23 July 2023
I have been asked to write an article on what decolonising the church would look like in practice. This could take many forms as there are many steps we could take. Here, I will consider ones we Christians might think about.
The decolonising process Indigenous theologians, Church leaders and Christian community are calling for is to address exclusion and marginalisation – where we find ourselves on the periphery of church structures. So, a good place to start would be to move the Indigenous Church bodies from the periphery to the centre, recognise our leadership, and value our theological insights and the significant cultural contribution we can bring to the church.
Australia’s Christian community is multicultural, and yet this isn’t reflected within the upper levels of leadership of the church: the decision makers, executives and senior clergy. These are still predominately white men and women. There may be a sprinkling of ethnic leaders but certainly no Indigenous leaders in non-Indigenous positions. I believe there is an unspoken belief that Indigenous Christians are unable to provide leadership to the whole church as we lack capability, education, and opportunity. I have been told by various leaders that Indigenous people are incapable of providing leadership to the broader church, that Indigenous people are best to just provide leadership to their own people. This is very disappointing. Many Indigenous leaders bring theological knowledge, sound business acumen, decolonising processes, and transformative practices. These abilities would enhance the Christian faith and build greater relationships, moving us towards a more just and egalitarian Christian community where all people are valued, respected, and embraced. As Galatians 3:28 reminds us, “There is neither Jew nor Gentile, neither slave nor free, nor is there male and female, for you are all one in Christ Jesus.” How fabulous if this were only true. While Indigenous people remain ostracised, oppressed, and confined to a life of poverty and high incarceration there can be no oneness in Christ.
So, will there ever be an Indigenous person appointed as the Primate of Australia? Will we have more than one national Indigenous Bishop, or an Indigenous General Secretary of the General Synod, and Indigenous appointments on executive committees at the national and state levels? When will Indigenous people be appointed to national and state executive positions within the church? To do so would be a movement forward on decolonising and more importantly a further step towards reconciliation.
Theological education within Australia for Indigenous people has also been a racist system of exclusion. Indigenous Christians have been restrained to an inferior version of the education mainline churches offer. Sadly, many First Nations people had no formal education, some had limited primary education, and there was no financial assistance for secondary education scholarships, let alone university study. Most could only access theological education through Vocational Education and Training establishments. Systemic racism was built into these systems, as with other theological education systems. Most staff at VETs were white, which meant the continuing biblical and theological colonisation of Indigenous people under the guise of ministry training.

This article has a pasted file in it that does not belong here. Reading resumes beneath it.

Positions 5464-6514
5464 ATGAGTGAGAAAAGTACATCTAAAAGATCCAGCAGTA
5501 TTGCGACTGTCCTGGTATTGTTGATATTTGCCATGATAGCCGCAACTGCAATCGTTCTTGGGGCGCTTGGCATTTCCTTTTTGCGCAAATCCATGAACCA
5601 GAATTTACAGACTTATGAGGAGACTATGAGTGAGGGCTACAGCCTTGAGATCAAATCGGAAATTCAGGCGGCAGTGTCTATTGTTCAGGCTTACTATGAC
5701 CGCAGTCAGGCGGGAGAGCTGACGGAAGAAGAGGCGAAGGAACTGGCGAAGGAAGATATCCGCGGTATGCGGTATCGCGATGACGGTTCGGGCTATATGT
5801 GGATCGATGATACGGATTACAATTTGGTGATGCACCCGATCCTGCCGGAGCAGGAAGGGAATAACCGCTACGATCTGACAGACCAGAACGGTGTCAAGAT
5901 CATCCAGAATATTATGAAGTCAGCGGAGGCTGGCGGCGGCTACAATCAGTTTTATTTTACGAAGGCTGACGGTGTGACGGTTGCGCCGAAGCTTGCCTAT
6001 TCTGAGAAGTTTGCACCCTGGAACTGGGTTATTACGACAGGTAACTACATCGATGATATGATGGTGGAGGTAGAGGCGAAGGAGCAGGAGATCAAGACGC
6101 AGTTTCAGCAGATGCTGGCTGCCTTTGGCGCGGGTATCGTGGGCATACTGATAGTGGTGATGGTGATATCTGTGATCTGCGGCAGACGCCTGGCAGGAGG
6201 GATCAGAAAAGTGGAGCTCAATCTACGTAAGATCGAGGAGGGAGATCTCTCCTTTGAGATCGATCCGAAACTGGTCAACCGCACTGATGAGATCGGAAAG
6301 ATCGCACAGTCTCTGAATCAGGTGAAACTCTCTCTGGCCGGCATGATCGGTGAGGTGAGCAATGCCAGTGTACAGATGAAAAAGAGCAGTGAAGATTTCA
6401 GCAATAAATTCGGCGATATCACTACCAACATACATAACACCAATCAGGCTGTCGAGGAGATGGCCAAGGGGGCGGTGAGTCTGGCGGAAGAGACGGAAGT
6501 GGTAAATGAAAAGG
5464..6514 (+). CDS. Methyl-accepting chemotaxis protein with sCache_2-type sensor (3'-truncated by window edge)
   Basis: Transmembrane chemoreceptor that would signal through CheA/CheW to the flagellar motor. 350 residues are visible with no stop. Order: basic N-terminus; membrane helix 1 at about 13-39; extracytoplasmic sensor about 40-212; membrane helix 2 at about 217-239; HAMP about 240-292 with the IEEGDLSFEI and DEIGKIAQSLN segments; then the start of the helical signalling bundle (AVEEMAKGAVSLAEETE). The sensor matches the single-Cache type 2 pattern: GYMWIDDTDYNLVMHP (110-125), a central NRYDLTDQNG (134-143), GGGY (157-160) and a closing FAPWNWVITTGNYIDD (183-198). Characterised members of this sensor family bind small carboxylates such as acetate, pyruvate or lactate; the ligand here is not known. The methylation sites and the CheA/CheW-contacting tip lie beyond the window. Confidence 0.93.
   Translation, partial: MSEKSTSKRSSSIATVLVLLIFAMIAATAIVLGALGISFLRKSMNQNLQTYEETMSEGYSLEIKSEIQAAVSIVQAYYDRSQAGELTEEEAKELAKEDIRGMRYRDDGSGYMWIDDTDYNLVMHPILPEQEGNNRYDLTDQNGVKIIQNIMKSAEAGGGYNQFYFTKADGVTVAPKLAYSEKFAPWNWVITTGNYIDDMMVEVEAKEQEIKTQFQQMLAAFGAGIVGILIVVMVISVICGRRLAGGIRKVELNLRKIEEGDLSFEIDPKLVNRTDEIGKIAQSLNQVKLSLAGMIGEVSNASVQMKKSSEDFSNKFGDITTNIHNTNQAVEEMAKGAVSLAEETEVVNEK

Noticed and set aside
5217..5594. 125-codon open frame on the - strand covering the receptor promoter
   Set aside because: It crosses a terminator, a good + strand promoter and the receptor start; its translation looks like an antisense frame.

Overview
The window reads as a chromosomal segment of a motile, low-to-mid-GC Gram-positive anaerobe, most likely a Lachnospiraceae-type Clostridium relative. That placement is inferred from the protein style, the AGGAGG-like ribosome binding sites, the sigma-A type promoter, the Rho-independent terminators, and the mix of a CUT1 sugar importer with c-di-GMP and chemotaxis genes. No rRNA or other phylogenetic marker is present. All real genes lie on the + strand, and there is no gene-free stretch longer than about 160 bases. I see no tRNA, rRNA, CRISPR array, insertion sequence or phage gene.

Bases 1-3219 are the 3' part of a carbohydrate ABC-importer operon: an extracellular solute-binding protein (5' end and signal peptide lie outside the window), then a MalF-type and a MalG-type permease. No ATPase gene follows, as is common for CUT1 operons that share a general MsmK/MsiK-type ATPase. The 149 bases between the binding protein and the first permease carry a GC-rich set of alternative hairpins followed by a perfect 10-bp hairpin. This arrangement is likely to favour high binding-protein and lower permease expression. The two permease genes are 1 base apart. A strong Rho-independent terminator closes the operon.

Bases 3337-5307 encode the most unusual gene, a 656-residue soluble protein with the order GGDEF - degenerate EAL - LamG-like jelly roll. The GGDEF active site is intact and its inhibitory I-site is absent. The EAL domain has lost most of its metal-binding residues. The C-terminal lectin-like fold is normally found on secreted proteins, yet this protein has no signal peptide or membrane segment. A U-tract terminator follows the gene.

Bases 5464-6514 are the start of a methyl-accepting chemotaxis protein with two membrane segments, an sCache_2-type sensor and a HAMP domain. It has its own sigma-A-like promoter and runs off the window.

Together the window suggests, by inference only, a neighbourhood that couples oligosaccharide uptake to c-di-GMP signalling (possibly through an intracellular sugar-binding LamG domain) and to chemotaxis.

In 2022 the University of Divinity established the School of Indigenous Studies, which began the process of decolonising theological education. It opened the doors for Indigenous Christians to access academic theological education.
The decolonising process is at the heart of our theological education at the School of Indigenous Studies. The school is staffed by Indigenous academics, the curriculum is Indigenous, with an Indigenous pedagogy, founded on Indigenous knowledge and worldview. Part of its purpose is to facilitate spiritual inclusion where historically there was injustice and inequality in tertiary education. It includes social, political, and economic engagement for Indigenous people and recognises sovereignty. The school also engages with non-Indigenous people to educate them on Indigenous knowledges.
This pivotal shift in theological education recognises the capabilities of Indigenous church leaders and theologians. It gives us a position of leadership, including a seat at the decision-making table where we can drive our future, and to influence and shape theological education.
Reparations are another critical part of decolonising the church, as this is where Indigenous land is given back, or Indigenous peoples are compensated for its theft. Colonial invaders stole this land from the Indigenous peoples and the collusion between the Australian government and churches has given churches great wealth, power, and privilege. It is not enough to say “Sorry”. It is important for Australian churches to act on delivering justice to Indigenous Christians. Now is the time for “Voice”, “Truth-Telling”, and “Treaty”. And now is the time for churches to atone for the sins of their forebearers and pay reparations to the Indigenous churches and nations for the theft of land, for slavery, cultural genocide, and the stolen generations.
We Christians are given a mandate by God to be for Christ ambassadors for reconciliation in 2 Corinthians 5. This places a great responsibility on us to further reconciliation in this country, to right the wrongs of our past and to build the foundations for justice. Our shared history is one that reflects our courage and boldness to cut a new path towards justice and a shared relationship of respect, commitment, and integrity.
Anne Pattel-Gray is Professor of Indigenous Studies and head of the School of Indigenous Studies at the University of Divinity.